We may complain about our "flabby triceps," "jiggly arms" or "batwings," but some fitness experts will tell you that when it comes to toning these tough spots, you don't even need to start with a set of weights.
"Sometimes the problem is that someone is just carrying too much fat on the triceps. The solution here is to eat a clean diet of natural foods, lower your carbohydrates and exercise with resistance on a regular basis," says Jean Luc Boissonneault, personal trainer and CEO of Free Form Fitness based in Ottawa, Ont.
And when it comes to the actual exercise portion of this equation, Boissonneault says you can still tone your arms simply by doing push-ups, dips, chip-ups and bodyweight extensions. But when you feel ready, always add in some weights.
"Always start off with a weight you are comfortable with and build up from there week after week. As long as you try to increase the weight, sets or repetitions you will continue to improve. Starting is the most important part," he tells the Huffington Post Canada.
Often, women tend to have larger fat cells and more of them in their arms, Boissonneault adds. Some studies have shown that women also tend to carry more fat cells in their thighs, hips and bottoms while men collect these cells in their bellies, according to the LA Times.
Boissonneault also says that gaining muscle is much harder for women in general and the process to build hormones like testosterone (women produce small amounts of testosterone in the adrenal glands and ovaries) is much slower.
Some people may have a hard time toning their arms because of their diets (eating foods that cause excessive body fat), while others may not plan out their routines and not give their arms enough rest. "Arms are like any other muscle group — they need recovery in order to build them up," Boissonneault says.
LOOK: Here are Boissonneault's 10 exercises to tone your arms and how to do them safely:
Triceps: Rope Extension At A Pulley Station:
Standing up with elbows glued to your side, grab the rope hanging from the top of the pulley station. Press down as you extend your elbows until you're at a comfortable position (or until your elbows are locked). Flex your triceps and slowly release to the top position again.
Triceps: Bodyweight Dips:
On a dip machine (or even a bench) hold your body up completely with your elbows locked. Start to lower yourself slowly until your elbows are bent at a 90-degree angle and keep your head straight as you press up to the starting position.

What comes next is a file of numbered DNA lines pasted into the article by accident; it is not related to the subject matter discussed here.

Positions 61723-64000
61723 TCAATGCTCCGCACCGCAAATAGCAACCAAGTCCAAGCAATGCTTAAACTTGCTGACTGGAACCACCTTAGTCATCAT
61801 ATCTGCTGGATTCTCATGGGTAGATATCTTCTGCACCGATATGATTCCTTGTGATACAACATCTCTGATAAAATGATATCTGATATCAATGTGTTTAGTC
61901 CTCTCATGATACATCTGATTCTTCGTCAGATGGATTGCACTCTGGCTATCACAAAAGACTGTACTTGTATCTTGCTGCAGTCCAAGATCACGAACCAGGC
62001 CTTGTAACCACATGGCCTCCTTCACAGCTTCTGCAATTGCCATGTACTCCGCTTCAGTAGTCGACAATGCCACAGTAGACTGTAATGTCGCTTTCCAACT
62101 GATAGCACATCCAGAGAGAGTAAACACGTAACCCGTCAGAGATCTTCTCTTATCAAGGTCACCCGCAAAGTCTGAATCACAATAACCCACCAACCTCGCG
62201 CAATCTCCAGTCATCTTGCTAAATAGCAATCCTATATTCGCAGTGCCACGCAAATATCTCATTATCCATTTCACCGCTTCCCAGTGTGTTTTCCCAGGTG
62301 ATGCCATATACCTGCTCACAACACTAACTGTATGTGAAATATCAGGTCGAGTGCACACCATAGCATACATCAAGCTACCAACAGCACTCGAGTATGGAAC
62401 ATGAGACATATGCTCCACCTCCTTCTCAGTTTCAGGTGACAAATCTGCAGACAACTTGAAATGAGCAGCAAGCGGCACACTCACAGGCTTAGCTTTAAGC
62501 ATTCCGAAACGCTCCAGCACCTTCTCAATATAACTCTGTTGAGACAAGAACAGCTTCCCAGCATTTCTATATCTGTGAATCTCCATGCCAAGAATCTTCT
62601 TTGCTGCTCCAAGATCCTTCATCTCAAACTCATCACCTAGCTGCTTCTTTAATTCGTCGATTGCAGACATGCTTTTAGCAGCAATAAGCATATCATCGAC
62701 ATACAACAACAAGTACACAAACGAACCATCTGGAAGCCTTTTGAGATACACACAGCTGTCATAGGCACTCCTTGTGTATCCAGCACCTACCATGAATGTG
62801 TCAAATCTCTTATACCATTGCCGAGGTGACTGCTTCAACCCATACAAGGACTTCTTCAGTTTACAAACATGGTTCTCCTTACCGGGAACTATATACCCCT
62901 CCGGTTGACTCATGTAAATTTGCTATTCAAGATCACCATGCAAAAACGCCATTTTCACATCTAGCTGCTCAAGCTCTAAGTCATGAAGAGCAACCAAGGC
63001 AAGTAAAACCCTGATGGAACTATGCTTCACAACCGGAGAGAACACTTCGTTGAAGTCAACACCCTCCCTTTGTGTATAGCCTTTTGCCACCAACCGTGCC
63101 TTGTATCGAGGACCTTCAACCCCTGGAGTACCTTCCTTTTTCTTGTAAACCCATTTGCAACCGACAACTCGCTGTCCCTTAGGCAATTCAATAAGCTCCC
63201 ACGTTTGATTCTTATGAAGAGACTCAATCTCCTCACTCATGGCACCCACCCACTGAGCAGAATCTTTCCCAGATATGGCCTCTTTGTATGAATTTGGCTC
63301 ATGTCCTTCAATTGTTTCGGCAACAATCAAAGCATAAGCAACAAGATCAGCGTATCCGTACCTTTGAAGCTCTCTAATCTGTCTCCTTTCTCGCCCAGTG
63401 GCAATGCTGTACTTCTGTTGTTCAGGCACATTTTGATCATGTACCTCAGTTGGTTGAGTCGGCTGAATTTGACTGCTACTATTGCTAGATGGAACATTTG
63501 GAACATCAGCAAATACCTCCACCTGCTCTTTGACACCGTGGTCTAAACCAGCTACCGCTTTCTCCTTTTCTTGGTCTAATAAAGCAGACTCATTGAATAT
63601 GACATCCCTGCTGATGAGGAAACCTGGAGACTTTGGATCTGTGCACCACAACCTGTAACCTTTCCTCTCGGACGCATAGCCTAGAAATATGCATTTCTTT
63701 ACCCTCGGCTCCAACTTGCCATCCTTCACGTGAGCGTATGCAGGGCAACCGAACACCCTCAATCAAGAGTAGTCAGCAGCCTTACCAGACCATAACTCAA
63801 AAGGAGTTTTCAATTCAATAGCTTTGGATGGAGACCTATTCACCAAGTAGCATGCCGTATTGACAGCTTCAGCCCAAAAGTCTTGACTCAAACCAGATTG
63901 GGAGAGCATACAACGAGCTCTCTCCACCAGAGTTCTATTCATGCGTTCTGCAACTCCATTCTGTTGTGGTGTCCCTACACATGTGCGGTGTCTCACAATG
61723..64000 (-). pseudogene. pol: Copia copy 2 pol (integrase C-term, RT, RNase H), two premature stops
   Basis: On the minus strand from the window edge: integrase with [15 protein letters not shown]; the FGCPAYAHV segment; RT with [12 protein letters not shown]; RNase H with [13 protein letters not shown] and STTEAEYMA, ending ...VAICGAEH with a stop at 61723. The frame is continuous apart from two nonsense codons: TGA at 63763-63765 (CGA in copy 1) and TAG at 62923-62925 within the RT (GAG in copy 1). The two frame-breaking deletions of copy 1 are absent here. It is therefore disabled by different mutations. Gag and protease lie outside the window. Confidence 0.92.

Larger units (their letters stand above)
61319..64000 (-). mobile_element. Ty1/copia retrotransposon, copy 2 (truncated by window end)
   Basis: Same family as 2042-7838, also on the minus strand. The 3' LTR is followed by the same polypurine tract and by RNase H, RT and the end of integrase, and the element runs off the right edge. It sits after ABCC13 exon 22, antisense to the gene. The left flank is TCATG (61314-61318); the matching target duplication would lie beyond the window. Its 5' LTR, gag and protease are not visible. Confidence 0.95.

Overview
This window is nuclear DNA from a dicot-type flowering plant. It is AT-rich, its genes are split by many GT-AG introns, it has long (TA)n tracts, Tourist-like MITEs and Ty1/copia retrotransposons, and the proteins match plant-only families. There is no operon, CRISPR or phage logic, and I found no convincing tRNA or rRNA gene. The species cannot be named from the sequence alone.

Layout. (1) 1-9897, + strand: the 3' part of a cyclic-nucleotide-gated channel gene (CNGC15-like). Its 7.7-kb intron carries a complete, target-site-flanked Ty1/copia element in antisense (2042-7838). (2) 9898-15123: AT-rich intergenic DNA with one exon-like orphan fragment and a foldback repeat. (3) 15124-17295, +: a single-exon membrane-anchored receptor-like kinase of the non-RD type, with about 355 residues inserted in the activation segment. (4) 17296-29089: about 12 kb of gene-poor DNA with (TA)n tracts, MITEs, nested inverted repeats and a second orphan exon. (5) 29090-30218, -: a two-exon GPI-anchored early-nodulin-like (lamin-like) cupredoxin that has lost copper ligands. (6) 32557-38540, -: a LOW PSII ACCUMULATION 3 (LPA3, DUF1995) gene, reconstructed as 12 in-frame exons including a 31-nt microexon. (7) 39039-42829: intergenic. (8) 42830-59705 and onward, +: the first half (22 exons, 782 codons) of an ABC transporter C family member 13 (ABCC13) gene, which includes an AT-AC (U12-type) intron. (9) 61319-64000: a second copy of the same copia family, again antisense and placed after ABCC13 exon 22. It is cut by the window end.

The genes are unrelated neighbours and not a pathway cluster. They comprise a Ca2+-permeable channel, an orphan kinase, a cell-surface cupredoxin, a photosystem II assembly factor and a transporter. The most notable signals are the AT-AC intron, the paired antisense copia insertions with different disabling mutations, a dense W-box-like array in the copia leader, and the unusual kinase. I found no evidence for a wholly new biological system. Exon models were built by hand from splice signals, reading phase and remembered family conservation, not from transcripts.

Triceps: Band Push-Ups:
Place a rubber band in each hand and wrap it around your upper back. As you get down into a push-up position, make sure there is constant tension throughout the actual movement. Press yourself up the same way you would do a regular push up.
Triceps: Close Grip Bench Press:
Lie on a bench with your elbows against your sides and grab the bar (with a weight you're comfortable with) with a width that allows your elbows to be directly under your hands. Start to lower the bar until it makes contact with the chest and press up. If you don't feel comfortable doing this on your own, ask a trainer or even a friend to help you out the first few times.
Triceps: Cable Overhead Extension:
In a standing position facing away from a high pulley, reach up and grab the rope. Take one step forward while keeping your elbows alongside your head. Extend your forearms until your arms are straight and flex the triceps. As you return to an upward position, you should feel a stretch in the triceps.
Biceps: Wide Parallel Grip Pull Up:
Hold on to a wide parallel grip bar and allow your palms to face each other as you let yourself hang. Pull yourself up while keeping your chest out and reach your chin over the bar if you can.
Biceps: Chin Up:
Hold onto a bar with your palms facing towards you and let yourself hang. Pull yourself up keeping your chest out and reach your chin over the bar if you can.
Biceps: Barbell Curl:
Take a barbell in your hands and hold it tightly with all your fingers, particularly your pinkys, making sure you have good rotation in the forearms. Pull the bar up to your neck while maintaining your elbows at the side of your body.
Biceps: Dumbbell Tension Curl:
Hold a set of dumbbells to your side. As you start to raise them, lean forward. As you reach the top of the shoulder, start to lower the dumbbells and at the same time, start to stand up straight again. This creates a constant tension on the biceps throughout the entire movement.
Biceps: Easy Bar Curl:
Hold an easy bar curl (the easy bar is a bar that is bent to be easier on the wrist) in your hands against the front of your thighs. Curl the bar up to your neck and slowly return to the bottom.